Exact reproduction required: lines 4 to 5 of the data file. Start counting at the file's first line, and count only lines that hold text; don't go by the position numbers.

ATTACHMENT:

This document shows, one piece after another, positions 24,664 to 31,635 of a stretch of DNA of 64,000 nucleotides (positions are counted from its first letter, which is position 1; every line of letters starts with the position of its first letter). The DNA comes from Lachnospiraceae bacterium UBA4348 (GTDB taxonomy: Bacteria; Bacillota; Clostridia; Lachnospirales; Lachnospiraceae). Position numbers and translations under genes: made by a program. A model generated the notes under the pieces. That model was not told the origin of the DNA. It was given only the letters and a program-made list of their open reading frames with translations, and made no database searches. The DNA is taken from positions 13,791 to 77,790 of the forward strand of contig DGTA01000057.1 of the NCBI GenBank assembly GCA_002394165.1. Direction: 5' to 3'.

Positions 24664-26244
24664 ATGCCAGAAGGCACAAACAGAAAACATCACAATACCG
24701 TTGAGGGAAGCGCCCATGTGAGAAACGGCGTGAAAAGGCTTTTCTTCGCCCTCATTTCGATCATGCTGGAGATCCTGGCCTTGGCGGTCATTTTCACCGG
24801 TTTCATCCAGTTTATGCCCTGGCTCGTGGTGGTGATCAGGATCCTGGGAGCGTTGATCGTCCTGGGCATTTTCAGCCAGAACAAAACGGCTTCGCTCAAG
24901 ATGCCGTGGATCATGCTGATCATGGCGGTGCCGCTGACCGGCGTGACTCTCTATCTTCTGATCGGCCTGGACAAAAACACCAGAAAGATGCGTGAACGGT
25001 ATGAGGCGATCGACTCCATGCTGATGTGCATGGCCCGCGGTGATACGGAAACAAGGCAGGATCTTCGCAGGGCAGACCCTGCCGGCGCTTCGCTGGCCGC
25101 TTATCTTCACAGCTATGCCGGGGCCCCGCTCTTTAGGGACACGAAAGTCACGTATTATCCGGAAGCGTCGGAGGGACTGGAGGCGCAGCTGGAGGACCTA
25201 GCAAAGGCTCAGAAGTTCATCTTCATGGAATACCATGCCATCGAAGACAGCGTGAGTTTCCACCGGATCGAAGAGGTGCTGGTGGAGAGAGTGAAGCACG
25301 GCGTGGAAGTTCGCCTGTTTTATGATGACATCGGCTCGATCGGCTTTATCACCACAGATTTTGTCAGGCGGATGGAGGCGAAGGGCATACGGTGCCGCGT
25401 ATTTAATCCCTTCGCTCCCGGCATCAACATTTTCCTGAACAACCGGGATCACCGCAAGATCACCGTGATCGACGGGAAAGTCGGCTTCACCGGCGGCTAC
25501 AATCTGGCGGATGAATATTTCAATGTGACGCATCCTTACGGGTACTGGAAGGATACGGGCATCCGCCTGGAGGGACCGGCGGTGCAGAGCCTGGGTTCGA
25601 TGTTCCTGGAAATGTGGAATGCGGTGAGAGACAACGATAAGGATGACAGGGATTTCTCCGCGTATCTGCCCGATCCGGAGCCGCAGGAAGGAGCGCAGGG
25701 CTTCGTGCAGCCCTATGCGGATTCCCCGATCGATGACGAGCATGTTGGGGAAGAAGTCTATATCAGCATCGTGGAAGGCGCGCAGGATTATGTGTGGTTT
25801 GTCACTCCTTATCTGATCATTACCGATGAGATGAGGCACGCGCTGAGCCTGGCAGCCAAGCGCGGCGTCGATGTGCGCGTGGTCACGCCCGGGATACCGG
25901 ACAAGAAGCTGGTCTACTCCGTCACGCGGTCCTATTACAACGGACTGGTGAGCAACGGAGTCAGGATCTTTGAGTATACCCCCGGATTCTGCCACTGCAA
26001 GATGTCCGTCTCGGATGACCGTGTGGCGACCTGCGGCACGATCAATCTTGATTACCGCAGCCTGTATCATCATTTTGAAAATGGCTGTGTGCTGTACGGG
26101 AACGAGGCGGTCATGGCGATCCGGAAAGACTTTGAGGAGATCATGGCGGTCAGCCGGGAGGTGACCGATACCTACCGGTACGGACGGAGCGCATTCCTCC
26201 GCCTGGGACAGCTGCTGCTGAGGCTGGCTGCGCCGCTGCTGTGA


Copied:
24701 TTGAGGGAAGCGCCCATGTGAGAAACGGCGTGAAAAGGCTTTTCTTCGCCCTCATTTCGATCATGCTGGAGATCCTGGCCTTGGCGGTCATTTTCACCGG
24801 TTTCATCCAGTTTATGCCCTGGCTCGTGGTGGTGATCAGGATCCTGGGAGCGTTGATCGTCCTGGGCATTTTCAGCCAGAACAAAACGGCTTCGCTCAAG